Iran's Revolutionary Guards confirmed early April 14, 2024 that a drone and missile attack was under way against Israel in retaliation for a deadly April 1 drone strike on its Damascus consulate.
Atta Kenare / AFP - Getty Images

Biden says he will coordinate a ‘united diplomatic response’ to Iran with G7 leaders

President Joe Biden said he spoke with Israeli Prime Minister Benjamin Netanyahu last night, reaffirming the United States’ commitment to the security of Israel.

Military forces followed Biden’s direction to help Israel take down nearly all of the incoming drones and missiles, the president said. He also praised the country’s ability to fend off attacks as a sign to others who threaten the security of Israel.

“Tomorrow, I will convene my fellow G7 leaders to coordinate a united diplomatic response to Iran’s brazen attack,” Biden said. “My team will engage with their counterparts across the region. And we will stay in close touch with Israel’s leaders.”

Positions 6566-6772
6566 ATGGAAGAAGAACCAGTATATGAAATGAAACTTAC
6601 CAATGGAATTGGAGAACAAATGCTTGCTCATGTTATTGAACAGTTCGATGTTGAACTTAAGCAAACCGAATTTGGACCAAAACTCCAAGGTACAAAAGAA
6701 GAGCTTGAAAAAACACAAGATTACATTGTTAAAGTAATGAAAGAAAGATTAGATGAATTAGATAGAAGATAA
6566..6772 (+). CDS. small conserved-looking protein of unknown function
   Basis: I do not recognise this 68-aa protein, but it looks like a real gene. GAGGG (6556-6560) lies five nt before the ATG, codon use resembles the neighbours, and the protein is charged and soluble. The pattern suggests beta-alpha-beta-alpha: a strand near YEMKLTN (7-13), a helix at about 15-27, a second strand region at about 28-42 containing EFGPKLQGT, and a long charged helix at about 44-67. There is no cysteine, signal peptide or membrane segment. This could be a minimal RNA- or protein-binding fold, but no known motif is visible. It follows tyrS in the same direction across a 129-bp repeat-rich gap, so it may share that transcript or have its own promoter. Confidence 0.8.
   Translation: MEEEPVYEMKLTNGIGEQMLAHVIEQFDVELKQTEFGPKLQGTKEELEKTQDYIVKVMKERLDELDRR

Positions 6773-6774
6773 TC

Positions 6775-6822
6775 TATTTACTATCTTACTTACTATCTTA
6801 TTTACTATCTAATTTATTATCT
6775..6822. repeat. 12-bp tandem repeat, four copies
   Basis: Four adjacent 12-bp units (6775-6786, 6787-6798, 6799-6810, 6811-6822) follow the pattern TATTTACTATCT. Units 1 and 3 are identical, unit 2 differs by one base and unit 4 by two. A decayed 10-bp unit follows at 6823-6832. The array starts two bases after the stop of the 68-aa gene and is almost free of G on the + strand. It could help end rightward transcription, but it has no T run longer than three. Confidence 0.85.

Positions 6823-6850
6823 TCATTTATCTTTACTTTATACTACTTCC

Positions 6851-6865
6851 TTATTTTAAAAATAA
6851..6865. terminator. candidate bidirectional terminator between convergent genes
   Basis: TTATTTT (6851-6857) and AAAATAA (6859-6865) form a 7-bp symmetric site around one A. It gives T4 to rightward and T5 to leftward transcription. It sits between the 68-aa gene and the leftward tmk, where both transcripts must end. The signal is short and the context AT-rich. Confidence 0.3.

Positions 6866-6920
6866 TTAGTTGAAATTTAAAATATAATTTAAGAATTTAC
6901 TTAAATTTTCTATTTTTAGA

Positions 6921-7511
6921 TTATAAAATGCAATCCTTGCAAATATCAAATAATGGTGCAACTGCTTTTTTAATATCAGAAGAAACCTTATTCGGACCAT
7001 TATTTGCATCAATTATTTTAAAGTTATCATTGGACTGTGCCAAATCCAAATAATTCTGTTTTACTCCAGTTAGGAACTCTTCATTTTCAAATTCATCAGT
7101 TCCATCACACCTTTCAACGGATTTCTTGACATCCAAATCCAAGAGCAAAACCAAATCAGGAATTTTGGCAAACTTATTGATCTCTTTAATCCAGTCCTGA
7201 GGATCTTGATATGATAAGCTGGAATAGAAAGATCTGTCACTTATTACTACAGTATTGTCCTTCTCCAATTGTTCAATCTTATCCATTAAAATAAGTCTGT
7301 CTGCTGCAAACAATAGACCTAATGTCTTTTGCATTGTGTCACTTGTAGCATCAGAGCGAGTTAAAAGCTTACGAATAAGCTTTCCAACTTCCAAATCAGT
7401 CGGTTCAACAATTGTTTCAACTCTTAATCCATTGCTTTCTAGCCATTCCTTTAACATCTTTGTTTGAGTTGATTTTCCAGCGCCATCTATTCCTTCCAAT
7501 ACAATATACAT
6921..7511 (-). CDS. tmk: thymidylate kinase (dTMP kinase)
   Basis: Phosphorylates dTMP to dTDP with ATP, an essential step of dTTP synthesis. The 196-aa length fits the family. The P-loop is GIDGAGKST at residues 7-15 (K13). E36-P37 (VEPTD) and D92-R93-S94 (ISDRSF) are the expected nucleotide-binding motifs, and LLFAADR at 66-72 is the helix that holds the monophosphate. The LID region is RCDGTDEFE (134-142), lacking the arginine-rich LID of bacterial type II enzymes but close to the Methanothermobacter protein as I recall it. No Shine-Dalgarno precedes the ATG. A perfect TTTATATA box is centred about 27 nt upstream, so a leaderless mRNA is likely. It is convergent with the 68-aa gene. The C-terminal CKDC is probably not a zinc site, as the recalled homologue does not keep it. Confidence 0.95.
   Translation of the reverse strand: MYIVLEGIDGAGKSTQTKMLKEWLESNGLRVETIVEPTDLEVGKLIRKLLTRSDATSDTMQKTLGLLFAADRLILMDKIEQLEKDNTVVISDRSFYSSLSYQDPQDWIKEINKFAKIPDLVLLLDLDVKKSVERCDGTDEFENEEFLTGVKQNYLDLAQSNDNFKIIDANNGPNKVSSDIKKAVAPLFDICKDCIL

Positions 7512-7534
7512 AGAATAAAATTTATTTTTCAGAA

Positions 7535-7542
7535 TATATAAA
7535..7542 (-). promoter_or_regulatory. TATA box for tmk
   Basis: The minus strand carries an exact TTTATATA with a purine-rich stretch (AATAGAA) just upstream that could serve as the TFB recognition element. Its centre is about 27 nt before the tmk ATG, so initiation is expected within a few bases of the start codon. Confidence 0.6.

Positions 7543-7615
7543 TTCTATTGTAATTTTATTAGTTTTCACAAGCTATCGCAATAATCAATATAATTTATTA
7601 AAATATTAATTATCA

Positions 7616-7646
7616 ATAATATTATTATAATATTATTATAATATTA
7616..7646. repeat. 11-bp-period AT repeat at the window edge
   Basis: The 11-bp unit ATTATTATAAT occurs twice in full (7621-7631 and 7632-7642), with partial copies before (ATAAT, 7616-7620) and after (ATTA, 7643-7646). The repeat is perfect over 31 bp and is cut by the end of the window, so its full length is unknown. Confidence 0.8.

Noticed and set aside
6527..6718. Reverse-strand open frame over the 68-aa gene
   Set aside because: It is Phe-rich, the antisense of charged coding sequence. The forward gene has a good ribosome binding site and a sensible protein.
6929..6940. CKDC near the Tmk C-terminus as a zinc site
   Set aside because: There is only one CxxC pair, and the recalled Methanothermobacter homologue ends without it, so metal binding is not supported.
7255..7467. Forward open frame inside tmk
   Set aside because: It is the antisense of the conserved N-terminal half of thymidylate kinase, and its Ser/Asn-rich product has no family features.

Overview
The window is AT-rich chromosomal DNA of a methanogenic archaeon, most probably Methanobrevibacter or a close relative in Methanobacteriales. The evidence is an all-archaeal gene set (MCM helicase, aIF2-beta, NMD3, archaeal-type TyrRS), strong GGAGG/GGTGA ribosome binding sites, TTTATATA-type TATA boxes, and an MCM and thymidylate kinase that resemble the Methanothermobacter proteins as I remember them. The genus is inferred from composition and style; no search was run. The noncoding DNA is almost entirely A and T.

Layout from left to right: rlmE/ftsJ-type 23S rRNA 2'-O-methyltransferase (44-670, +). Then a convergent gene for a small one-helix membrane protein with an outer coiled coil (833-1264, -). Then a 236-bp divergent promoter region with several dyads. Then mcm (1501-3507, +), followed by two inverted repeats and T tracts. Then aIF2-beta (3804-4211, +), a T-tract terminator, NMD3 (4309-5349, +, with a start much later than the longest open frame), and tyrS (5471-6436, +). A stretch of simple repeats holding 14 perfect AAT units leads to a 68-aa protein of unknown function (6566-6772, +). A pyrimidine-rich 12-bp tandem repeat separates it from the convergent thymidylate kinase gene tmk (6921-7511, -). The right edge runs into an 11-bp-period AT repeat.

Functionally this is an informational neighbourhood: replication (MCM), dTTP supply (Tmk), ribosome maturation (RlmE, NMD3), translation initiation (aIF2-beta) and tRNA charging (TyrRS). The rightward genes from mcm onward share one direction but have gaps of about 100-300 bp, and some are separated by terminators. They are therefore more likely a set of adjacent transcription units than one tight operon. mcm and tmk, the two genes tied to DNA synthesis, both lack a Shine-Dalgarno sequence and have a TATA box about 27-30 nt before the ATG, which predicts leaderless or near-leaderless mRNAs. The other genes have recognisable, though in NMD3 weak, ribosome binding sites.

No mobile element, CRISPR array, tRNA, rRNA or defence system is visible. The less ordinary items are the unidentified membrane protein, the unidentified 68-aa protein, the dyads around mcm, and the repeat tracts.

Though no U.S. forces have been attacked, Biden said America will “remain vigilant to all threats.” He condemned the Iranian regime’s attack tonight in the “strongest possible terms.”

Iran launched over 300 projectiles, Israeli military says

Israel intercepted 99% of the more than 300 projectiles launched by Iran, and is ready for “any further developments and scenarios,” Israel Defense Forces spokesman Daniel Hagari said.

Among the projectiles were some 30 cruise missiles, none of which made it into Israel, Hagari said in a televised statement. Only a “few” of the more than 120 ballistic missiles launched entered Israel, with the rest being intercepted, he added.

Some of the ballistic missiles hit the Nevatim air base, but they caused only minor infrastructure damage, and the base remained operational, Hagari said.

A 10-year-old girl was severely injured by shrapnel, but there were no immediate reports of other Israeli injuries or deaths, Hagari said.

“Iran did something very serious, very severe this night, as it pushed the Middle East toward escalation. We will do whatever is necessary in order to defend the citizens of the state of Israel,” he said.